Yes, the reasoning is very Apple-like and makes a lot of sense. The major problem remains the data entry balance between the phone and the computer: most of my data are entered on my computer and an excellent display on the phone would be great, but still, there are situations when I have to enter an appointment on the phone. This balance between display and entry is the major factor in defining the shape of our phones. I'm eager to see how Apple solves that one.

8:10 AM, December 18, 2006  
Blogger Dream Tiger said...

This sounds about right. Whether you just got an inspired hunch, or actually know something, this is the most concise and revolutionary description of a likely Apple offering yet seen on the net. I would love to see the carriers reduced to dumb-pipe irrelevance, the infrastructure reduced to commodity status, returned to serving the people instead of fleecing us.

9:13 AM, December 18, 2006  
Blogger Walt French said...

All very interesting, but is it based on something more than intelligent extrapolation of 5-year-old practices of Apple?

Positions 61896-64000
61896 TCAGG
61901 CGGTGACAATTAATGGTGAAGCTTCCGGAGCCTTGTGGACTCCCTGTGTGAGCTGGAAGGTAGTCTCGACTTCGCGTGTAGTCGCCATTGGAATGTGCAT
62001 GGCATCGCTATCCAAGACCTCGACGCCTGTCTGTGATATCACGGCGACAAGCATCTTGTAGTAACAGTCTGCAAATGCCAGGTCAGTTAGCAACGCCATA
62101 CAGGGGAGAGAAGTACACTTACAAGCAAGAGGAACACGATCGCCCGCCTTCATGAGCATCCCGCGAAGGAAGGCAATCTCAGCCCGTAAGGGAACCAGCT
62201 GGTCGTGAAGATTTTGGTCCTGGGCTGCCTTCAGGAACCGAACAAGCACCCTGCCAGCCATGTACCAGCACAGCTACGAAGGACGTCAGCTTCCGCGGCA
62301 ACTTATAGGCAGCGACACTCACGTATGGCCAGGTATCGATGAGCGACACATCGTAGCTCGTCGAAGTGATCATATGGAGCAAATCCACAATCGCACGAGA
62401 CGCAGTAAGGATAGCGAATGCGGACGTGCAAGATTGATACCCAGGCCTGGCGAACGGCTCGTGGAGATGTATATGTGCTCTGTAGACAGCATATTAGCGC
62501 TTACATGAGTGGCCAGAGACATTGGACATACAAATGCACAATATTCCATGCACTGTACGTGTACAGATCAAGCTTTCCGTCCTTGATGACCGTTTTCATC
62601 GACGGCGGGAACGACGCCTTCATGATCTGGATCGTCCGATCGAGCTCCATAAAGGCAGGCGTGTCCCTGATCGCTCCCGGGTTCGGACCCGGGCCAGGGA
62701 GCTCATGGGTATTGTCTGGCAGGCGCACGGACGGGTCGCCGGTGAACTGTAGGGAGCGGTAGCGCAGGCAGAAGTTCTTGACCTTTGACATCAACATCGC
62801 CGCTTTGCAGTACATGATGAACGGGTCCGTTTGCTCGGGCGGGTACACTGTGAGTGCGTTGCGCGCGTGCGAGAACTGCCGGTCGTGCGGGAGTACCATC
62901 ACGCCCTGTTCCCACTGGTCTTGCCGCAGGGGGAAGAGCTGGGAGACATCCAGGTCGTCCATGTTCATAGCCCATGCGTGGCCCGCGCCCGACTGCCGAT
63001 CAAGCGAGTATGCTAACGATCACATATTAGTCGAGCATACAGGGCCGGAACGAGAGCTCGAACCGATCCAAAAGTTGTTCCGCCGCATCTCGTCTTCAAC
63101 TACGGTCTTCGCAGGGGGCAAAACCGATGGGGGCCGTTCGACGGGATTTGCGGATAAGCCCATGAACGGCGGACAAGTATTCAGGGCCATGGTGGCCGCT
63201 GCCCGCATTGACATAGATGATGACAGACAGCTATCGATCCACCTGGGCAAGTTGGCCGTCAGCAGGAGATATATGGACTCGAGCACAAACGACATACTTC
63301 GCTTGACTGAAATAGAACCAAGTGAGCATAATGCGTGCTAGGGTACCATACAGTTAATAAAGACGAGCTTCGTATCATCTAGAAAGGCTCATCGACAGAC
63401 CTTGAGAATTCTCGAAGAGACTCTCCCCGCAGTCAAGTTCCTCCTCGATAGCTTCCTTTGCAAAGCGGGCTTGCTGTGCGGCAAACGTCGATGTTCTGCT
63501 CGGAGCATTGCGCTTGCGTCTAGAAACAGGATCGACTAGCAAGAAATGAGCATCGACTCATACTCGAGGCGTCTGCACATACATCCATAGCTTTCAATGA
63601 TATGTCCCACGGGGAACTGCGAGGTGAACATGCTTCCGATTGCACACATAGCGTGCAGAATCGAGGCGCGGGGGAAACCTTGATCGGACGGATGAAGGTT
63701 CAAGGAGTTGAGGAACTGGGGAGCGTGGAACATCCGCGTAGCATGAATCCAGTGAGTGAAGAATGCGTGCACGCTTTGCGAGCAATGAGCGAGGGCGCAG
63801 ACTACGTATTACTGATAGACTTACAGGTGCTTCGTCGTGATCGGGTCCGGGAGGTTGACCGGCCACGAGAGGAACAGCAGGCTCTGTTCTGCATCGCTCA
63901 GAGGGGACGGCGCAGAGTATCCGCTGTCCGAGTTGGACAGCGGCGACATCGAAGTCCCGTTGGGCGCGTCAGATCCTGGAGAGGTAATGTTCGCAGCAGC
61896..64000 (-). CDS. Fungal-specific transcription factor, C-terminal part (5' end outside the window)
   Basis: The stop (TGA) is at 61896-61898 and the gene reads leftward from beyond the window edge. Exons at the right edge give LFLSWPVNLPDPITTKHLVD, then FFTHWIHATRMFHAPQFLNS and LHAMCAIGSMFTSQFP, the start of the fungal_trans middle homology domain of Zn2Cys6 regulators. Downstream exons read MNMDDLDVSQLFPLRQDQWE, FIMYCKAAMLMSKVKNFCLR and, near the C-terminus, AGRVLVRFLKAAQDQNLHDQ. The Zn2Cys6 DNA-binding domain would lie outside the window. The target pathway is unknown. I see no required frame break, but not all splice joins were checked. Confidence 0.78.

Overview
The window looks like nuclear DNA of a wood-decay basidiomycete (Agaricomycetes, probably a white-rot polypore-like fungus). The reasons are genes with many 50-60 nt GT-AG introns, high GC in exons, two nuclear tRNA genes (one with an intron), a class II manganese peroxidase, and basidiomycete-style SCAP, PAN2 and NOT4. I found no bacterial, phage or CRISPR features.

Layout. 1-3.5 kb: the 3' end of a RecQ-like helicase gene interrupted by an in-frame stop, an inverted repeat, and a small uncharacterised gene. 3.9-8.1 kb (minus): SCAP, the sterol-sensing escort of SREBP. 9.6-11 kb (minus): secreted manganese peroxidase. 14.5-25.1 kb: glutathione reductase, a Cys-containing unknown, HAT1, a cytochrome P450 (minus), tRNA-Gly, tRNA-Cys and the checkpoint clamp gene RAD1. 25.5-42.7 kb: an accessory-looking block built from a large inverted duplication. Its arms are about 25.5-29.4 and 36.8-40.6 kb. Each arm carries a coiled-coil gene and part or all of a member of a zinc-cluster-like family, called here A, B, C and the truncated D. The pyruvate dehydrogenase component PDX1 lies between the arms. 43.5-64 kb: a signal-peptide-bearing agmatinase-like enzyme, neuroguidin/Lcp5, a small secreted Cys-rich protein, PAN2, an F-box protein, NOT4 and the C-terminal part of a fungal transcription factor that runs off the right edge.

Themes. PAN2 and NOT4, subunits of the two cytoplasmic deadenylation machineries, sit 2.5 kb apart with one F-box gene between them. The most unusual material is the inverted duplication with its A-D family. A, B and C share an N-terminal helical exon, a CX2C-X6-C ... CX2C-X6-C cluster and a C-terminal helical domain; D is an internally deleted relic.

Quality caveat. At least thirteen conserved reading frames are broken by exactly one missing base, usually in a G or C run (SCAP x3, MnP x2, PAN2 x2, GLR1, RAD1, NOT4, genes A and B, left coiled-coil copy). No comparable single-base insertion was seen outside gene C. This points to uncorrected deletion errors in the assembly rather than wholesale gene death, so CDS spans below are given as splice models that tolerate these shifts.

10:48 AM, December 18, 2006  
Blogger Jack Campbell said...

Walt, it's based on (a) 10-years of living the Apple business case in my consulting practice and business ventures, and (b) reaction to seeing a herd of so-called 'experts' demonstrate in the mainstream media that they truly do not get what today's Apple is all about.

11:05 AM, December 18, 2006  
Blogger Sliplips said...

From out of nowhere (?) comes Jack Campbell with the most compelling - and unique - statement I have seen regarding the "iPhone"
I won't go on and on wasting space about what others have said. Or myself! I didn't catch this vision, either. In this one post I think you have disected what has been wrong with all our ideas. THIS finally "fits." I HOPE IT's TRUE!

11:21 AM, December 18, 2006  
Blogger Layne Lev said...

Very well put together. I pray that your predictions become even half true.

11:26 AM, December 18, 2006  
Blogger tonymosa said...